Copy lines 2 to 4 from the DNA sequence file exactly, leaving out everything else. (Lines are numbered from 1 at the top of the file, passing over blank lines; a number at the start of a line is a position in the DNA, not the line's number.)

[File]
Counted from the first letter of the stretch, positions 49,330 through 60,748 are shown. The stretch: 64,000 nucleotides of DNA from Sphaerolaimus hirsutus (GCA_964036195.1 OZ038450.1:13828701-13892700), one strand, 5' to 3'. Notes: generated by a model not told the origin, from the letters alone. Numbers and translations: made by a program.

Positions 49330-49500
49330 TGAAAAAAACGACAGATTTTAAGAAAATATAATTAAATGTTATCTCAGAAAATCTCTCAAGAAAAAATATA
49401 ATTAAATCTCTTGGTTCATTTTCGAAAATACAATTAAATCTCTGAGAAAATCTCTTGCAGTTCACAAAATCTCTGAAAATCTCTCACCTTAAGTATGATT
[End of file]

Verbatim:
Positions 49330-49500
49330 TGAAAAAAACGACAGATTTTAAGAAAATATAATTAAATGTTATCTCAGAAAATCTCTCAAGAAAAAATATA
49401 ATTAAATCTCTTGGTTCATTTTCGAAAATACAATTAAATCTCTGAGAAAATCTCTTGCAGTTCACAAAATCTCTGAAAATCTCTCACCTTAAGTATGATT